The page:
The Touareg is equipped with a four-wheel independent steel-spring suspension that produces a firm and controlled ride. The somewhat stiff spring rates and spot-on steering allow you to perform some rather high-involvement maneuvers, proving that, even with a tall ride height, an SUV can still be a stable and competent performer. The Touareg shares its chassis and suspension setup with the Porsche Cayenne, a fact you’ll want to point out to your friends while they’re trying to digest the Touareg’s sub-$40,000 starting price. For those who prefer a less European-style ride, Volkswagen offers an advanced air-suspension system that does an excellent job of damping out road imperfections without sacrificing too much of the Touareg’s sporting capabilities.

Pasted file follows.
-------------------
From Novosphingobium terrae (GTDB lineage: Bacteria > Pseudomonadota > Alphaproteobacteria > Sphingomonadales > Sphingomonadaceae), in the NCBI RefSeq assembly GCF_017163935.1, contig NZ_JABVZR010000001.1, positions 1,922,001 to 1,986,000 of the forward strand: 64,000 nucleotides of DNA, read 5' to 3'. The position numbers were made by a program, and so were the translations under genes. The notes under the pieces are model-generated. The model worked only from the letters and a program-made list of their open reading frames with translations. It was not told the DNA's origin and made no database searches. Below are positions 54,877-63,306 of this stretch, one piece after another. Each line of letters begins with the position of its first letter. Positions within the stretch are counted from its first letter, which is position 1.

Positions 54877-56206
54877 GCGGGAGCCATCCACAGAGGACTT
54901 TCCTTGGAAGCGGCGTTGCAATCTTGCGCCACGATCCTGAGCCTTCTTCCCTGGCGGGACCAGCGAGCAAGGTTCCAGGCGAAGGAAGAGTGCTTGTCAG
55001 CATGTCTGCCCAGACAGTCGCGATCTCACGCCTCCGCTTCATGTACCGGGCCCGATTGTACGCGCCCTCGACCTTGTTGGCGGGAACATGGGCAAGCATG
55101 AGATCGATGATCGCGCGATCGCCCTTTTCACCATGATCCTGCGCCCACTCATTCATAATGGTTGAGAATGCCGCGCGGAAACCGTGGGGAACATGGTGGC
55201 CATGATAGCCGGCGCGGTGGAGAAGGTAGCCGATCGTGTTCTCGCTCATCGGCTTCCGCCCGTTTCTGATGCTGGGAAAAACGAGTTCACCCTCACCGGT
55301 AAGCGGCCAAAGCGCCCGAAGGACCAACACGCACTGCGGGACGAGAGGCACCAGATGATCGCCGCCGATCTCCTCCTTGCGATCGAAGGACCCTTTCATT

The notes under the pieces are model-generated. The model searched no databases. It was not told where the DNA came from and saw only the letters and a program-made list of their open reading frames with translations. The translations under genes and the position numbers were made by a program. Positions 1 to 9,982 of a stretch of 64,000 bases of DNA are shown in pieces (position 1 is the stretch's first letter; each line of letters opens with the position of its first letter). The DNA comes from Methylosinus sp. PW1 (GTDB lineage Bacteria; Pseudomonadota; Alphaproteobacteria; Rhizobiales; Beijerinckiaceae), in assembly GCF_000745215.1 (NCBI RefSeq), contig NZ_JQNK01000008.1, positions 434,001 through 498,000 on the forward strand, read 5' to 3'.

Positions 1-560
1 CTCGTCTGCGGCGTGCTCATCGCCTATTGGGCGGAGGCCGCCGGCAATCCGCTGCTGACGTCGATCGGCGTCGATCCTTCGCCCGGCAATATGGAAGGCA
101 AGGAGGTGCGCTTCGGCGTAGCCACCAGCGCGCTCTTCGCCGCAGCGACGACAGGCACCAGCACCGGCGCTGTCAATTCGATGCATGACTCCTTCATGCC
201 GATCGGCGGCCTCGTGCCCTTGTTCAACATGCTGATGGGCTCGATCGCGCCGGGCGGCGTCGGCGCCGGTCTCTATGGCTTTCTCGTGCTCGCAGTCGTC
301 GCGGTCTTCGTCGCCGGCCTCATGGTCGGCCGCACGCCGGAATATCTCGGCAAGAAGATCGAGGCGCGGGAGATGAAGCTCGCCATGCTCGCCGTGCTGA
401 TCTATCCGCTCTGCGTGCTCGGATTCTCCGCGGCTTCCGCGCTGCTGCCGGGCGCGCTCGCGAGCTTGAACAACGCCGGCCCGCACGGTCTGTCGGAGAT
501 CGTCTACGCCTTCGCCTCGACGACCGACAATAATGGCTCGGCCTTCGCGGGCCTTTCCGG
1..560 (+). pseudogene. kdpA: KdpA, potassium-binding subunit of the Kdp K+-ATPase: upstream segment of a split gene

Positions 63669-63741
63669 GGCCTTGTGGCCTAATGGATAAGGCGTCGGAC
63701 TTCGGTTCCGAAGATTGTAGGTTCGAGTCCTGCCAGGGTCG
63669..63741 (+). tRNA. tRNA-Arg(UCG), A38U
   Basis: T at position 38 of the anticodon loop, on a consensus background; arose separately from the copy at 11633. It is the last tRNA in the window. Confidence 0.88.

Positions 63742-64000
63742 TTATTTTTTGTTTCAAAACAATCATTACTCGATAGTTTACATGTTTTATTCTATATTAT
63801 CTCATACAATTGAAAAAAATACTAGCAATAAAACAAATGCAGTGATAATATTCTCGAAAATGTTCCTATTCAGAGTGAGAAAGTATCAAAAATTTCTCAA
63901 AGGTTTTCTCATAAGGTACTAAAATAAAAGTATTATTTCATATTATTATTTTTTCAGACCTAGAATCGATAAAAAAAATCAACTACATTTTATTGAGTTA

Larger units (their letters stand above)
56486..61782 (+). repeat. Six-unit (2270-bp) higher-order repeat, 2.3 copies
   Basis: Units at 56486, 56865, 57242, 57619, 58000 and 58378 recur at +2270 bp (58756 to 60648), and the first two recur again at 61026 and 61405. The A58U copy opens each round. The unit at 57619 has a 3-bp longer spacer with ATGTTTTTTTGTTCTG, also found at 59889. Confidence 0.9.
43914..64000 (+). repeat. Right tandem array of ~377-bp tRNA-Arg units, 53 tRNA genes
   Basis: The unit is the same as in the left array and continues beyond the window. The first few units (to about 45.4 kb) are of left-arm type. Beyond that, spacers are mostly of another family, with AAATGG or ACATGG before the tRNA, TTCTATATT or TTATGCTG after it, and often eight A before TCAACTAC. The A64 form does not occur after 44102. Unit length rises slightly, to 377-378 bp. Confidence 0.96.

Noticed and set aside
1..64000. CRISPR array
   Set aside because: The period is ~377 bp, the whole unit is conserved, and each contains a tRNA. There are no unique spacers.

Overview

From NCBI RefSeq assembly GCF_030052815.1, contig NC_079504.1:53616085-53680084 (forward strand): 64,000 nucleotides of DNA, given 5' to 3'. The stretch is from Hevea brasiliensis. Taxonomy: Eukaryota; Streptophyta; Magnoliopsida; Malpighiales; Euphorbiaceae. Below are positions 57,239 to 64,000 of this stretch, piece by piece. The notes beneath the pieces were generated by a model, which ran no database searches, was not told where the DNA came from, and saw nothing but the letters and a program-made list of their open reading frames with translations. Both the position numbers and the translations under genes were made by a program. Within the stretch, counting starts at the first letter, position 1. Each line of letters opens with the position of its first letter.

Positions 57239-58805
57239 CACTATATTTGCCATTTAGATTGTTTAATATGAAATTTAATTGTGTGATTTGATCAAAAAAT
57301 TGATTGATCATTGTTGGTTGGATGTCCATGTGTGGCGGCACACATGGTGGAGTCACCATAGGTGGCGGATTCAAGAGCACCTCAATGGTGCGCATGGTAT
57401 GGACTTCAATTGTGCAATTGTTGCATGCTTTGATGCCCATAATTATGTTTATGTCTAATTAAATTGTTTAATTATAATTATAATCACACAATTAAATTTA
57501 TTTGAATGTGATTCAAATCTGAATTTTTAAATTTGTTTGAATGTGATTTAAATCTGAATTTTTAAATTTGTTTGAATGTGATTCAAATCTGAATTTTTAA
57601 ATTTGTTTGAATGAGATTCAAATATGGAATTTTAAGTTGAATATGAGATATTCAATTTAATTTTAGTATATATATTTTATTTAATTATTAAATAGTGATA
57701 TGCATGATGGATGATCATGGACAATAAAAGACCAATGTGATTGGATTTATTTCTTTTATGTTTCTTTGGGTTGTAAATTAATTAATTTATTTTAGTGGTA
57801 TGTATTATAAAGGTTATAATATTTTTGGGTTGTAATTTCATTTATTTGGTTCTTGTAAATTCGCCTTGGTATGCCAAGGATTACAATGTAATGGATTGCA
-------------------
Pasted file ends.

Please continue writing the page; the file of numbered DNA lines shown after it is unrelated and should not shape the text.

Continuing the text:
The Touareg V6 has a Manufacturer’s Suggested Retail Price (MSRP) of $38,660, which can quickly move up as options are added. The V8 Touareg stickers for $43,660, while a fully-loaded V10 TDI tops out around $70,000. The Fair Purchase Price shows the actual prices consumers are paying in your area, so be sure to check it out before you buy. The Touareg V6 competes well with the price and resale figures of the Acura MDX and Lexus RX 330, and bests the Jeep Grand Cherokee Limited. Over a five-year period the V8-powered Touareg posts slightly lower resale values than the more expensive BMW X5 4.4i, but slightly higher than the Mercedes-Benz ML500. The Land Rover Range Rover Sport has the same high resale value as the Touareg V8 but costs nearly $30,000 more.